fist city. the original coal miners daughter.

Being a coal miner’s daughter myself, I’m contractually obligated to bring up Loretta Lynn whenever I can swing it. But I’d like to think I’d do it anyway. Even if I weren’t.

When you grow up on in a holler like I did, wanting to overcome the mountains with your art, you sometimes think there’s not a whole lot of women for you look up to. Of course, you think wrong. Of course, I was wrong. I was surrounded by them. Strong, beautiful, creative sorts. But I was a child, and didn’t see it then. Like I see it now. Then, I only saw Loretta and her bologna. Sometimes Dolly and her greasy pole.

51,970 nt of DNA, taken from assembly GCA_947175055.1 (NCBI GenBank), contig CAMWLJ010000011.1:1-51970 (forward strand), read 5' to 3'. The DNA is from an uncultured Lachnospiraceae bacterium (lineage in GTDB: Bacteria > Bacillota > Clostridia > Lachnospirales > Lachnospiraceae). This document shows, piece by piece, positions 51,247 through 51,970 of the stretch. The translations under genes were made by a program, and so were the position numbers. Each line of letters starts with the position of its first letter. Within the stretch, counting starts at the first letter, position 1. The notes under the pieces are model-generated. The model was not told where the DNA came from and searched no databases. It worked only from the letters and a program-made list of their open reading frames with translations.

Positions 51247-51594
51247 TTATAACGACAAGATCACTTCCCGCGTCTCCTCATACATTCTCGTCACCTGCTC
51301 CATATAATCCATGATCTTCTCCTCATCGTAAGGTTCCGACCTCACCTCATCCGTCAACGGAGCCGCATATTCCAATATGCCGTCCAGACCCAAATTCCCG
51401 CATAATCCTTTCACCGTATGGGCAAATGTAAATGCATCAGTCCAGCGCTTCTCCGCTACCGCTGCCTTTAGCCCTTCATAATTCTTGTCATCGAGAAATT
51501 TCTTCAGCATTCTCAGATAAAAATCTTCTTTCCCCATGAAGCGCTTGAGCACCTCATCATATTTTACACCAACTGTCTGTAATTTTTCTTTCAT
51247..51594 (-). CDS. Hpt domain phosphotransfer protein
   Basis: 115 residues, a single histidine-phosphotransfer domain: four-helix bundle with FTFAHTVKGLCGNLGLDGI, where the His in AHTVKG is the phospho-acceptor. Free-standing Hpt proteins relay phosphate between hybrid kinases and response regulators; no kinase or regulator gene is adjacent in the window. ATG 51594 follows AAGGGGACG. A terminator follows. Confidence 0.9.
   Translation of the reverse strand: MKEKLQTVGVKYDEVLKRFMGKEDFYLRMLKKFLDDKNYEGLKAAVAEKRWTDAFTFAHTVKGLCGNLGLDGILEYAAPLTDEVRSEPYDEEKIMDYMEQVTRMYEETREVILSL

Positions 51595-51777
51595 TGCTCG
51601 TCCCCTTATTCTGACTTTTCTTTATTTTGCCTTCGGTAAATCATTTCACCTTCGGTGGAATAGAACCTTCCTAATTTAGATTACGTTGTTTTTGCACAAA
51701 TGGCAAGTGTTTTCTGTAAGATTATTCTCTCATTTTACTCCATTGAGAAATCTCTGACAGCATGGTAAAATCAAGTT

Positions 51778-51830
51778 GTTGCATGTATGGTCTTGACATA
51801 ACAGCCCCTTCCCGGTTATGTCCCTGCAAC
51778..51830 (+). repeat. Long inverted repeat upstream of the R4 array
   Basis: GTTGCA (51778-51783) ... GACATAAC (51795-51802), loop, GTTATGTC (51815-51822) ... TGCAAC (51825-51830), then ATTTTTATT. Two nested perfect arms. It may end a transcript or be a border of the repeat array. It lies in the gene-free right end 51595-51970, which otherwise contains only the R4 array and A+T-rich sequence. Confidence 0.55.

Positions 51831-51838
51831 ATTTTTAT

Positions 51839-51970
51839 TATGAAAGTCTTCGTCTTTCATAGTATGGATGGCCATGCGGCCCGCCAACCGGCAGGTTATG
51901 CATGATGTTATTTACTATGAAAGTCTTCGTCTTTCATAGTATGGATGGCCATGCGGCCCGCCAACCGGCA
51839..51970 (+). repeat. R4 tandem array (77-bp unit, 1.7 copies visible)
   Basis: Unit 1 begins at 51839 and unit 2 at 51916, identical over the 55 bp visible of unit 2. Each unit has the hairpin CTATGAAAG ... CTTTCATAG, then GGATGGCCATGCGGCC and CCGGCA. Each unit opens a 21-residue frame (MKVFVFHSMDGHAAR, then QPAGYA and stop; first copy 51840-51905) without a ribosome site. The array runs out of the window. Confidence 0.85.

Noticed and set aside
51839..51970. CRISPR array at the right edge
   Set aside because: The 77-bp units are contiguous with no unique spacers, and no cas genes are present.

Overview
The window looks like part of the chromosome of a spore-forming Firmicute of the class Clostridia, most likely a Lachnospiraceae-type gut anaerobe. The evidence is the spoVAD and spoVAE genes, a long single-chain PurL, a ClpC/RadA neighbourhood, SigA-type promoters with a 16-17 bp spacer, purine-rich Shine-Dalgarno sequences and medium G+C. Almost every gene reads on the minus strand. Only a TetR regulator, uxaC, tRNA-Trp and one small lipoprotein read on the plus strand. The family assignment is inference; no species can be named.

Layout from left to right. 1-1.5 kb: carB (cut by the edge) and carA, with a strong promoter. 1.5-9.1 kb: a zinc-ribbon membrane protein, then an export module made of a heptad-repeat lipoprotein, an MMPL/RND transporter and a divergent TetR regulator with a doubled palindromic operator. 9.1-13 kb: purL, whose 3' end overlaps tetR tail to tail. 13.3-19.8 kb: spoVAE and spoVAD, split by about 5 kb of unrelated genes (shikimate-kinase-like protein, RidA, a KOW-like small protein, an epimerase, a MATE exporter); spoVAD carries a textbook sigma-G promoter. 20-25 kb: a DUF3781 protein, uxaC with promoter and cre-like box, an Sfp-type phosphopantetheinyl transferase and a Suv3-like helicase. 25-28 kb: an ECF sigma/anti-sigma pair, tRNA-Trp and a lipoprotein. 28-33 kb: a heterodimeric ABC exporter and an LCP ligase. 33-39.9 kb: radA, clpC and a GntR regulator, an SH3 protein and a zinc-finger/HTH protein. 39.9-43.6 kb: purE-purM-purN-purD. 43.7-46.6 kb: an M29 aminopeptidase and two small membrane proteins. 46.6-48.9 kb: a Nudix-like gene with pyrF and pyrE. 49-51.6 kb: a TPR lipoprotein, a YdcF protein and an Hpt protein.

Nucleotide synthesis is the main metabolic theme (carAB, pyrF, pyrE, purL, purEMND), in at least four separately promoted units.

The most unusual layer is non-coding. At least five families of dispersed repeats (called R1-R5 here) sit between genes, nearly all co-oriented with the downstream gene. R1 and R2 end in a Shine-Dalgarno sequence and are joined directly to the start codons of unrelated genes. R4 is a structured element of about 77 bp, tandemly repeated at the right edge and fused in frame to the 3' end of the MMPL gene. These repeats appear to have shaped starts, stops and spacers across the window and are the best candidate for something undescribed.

See minute 2:00 for classic Loretta

So, because she came from a holler and ate bologna sandwiches and had a father who trucked down into a hole in the ground to make a living, I thought she was like me. And I loved her for it. We all did.

Loretta Lynn wrote songs for women just when they needed writing. Whether she realized it, or not. Women adored her. Even if you weren’t a woman, and even if you’re not – even if you’re Jack White – you still take a bow. Because it’s Loretta Lynn. And she’s a bloody force of nature.

Jack and Loretta

My grandfather thought Loretta had lost her mind when he first saw her perform Portland Oregon. As for me, and all things Jack, that’s a love affair for another day.

2 June 2010: Interview with Loretta Lynn: American Public Radio

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